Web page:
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Cycle Computing and Purdue University to Create Condor Pool

Cycle Computing is supporting Purdue University in harnessing idle compute power to create a dynamic Condor pool

Cycle Computing is supporting Purdue University in harnessing idle compute power to create a dynamic Condor pool at the upcoming SuperComputing 2009 conference, Nov. 14-20, in Portland, Ore. The on-site project will be a demonstration of high-performance computing (HPC) and open source solutions in the cloud.

As demand for computational power for compute-intensive, mission-critical tasks rapidly outpaces IT budgets, companies are looking for innovative solutions to data center space, power and resource challenges. Cycle and Purdue will demonstrate how harnessing the power of idle, unused compute cycles can help companies cost-effectively perform computationally intensive tasks while optimizing existing IT investments and saving energy.

The Condor pool created at the event will be a smaller-scale version of Purdue's DiaGrid, which utilizes Cycle Computing's CycleServer management tools to aggregate the idle compute power of 28,000 processors across the university and on other campuses in Indiana, Kentucky and Wisconsin. Generating 177 teraflops of compute power, DiaGrid contributes more than two million hours to research projects every month -- the equivalent of a $3 million supercomputer. The research clusters within the DiaGrid pool also average a 1-2 percent idle time, providing one of the highest compute-utilization levels ever. The project benefits faculty, researchers and students who are able to perform demanding science, bioinformatics and social science research and computationally intensive tasks like rendering high-resolution pictures and video. The benefits of DiaGrid are available internationally as well through the NSF TeraGrid and Open Science Grid. Additionally, Campus Technology Magazine selected DiaGrid for a 2009 International Campus Technology Innovators Award.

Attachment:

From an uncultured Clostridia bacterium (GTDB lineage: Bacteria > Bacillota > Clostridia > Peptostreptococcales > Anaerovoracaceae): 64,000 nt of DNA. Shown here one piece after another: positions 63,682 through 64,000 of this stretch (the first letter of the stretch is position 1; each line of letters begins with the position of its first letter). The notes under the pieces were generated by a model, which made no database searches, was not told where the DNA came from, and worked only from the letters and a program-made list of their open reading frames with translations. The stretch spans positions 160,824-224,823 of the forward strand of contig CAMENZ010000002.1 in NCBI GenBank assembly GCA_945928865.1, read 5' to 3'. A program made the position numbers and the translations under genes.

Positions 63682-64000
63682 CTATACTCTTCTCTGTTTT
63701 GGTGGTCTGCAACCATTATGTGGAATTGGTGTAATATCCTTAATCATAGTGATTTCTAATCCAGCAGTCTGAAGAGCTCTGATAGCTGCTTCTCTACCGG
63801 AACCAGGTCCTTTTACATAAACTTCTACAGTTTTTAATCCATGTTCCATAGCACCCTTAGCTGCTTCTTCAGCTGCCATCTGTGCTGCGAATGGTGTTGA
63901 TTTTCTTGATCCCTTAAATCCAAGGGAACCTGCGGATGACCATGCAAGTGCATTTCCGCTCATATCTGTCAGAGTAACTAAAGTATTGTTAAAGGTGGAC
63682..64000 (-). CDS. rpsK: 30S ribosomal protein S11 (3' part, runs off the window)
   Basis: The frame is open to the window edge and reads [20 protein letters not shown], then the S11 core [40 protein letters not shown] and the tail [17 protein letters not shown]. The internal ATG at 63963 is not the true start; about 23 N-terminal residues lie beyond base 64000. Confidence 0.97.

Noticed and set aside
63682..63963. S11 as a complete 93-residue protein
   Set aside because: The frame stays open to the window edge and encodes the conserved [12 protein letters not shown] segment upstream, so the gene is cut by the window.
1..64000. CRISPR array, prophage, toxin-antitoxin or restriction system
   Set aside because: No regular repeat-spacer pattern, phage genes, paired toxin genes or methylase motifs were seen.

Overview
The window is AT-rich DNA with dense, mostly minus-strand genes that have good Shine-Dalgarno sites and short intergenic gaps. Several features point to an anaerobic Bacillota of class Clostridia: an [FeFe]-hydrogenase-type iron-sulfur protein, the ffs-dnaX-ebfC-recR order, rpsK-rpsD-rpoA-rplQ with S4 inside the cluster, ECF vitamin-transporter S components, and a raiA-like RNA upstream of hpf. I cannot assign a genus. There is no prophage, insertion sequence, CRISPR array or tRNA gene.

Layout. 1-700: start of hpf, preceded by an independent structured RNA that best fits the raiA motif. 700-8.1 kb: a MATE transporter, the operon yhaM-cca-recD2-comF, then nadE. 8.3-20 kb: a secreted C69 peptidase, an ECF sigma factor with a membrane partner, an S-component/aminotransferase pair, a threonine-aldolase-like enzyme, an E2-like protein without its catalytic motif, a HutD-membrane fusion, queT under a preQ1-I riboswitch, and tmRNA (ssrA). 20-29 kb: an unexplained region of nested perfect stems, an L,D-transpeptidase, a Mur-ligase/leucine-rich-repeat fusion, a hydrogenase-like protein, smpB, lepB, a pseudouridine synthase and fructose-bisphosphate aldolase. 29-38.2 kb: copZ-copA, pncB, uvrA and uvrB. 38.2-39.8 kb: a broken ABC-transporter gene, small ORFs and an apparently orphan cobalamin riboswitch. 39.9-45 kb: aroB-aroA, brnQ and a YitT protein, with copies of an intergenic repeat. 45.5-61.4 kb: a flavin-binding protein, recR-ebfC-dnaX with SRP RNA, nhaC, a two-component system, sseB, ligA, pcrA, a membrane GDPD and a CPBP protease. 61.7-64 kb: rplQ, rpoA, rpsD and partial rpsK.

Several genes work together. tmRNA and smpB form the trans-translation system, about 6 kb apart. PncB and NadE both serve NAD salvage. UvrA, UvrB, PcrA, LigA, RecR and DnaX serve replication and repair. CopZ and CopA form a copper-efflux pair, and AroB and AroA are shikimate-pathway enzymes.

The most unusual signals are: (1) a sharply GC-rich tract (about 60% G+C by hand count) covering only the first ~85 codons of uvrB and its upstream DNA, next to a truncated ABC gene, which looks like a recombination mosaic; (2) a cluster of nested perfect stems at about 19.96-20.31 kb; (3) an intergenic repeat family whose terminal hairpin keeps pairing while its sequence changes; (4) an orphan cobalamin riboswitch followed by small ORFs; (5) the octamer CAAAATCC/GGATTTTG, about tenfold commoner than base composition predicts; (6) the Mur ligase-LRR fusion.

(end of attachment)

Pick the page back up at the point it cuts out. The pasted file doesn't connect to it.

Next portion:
To learn more about DiaGrid, visit www.itap.purdue.edu/diagrid. An animated video about DiaGrid is also available at www.youtube.com/watch?v=CH_YHGYQl2g.

"With DiaGrid, we were able to live by the motto of 'No Cycle Left Behind' by building a grid of idle campus resources to provide computational capacity to researchers throughout the world," said John Campbell, associate vice president of information technology, Purdue. "This recreation at SuperComputing 2009 will demonstrate how other organizations can easily share idle cycles, avoid purchasing additional computational capacity, maximize existing data center space and squeeze every bit of performance out of each hardware dollar spent."

In its 21st year, SuperComputing 2009 is the premier annual event for the technical community, bringing together a diverse group of researchers, scientists, IT and data center managers, application developers, computer manufacturers, programmers, journalist and analysts. At the event, Cycle is deploying the equivalent of a Linux Server image on Windows/Mac machines, enabling server HPC workloads to run on idle infrastructure. Thanks to virtualization, Condor and CycleServer, unused capacity can be harvested for useful calculations.

More Stories By Pat Romanski

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